The company said it has started lab tests in Dubai, United Arab Emirates to assess a new Japanese strawberry-growing facility there. The company aims to commercialize the facility and ultimately launch a plant factory engineering business.
In other words, Sharp's new business venture isn't about selling strawberries. It's about selling their expertise to design, build and maintain plant-growing factories.
Japanese strawberries are sold for high prices in overseas markets such as the Middle East. And since strawberries are perishable and quick to spoil, distributing them overseas has always been difficult, Sharp said.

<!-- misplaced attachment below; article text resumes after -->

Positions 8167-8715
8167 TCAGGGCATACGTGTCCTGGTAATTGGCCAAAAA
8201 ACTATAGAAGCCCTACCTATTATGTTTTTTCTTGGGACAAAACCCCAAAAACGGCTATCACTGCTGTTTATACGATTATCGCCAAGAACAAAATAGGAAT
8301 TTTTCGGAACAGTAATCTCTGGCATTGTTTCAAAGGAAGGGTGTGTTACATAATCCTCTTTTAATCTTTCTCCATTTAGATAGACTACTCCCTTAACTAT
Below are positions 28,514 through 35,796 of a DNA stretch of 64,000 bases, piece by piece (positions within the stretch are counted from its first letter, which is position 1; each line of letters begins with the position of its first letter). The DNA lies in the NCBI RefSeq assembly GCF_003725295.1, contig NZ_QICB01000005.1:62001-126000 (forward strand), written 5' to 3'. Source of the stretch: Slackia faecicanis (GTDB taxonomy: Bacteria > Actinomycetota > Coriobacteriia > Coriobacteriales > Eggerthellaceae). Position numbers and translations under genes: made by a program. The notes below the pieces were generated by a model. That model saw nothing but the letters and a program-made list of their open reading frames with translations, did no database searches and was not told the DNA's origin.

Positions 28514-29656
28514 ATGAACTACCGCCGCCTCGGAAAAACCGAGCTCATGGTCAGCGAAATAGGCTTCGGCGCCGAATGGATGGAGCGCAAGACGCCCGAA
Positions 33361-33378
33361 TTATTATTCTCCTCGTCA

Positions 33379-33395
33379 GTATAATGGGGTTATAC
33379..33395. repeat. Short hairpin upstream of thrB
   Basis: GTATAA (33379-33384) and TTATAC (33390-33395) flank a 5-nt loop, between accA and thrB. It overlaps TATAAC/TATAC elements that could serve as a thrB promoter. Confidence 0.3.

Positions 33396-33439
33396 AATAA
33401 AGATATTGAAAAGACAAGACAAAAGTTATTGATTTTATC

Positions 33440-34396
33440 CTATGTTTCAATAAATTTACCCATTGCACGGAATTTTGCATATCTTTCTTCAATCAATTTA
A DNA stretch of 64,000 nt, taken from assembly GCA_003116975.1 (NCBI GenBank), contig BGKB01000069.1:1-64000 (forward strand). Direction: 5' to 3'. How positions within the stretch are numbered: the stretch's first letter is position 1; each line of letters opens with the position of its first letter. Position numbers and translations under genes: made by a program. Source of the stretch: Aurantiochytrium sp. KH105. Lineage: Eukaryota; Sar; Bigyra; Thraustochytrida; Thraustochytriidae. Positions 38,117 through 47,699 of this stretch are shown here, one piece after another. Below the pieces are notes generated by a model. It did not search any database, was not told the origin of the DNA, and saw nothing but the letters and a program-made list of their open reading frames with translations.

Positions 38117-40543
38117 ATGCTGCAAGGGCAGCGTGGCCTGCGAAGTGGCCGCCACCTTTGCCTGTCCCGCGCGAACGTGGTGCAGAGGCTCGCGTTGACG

The company will use its tech to create an ideal environment to grow strawberry indoors in a local facility to bypass the risk of shipping the product overseas.
Sharp is using its own LEDs, "plasmaculster" tech for managing air quality and other company equipment for monitoring room temperature and humidity. The company will collect data on its strawberry cultivation techniques and use it to achieve stable production.
Photo from Flickr user Denim Dave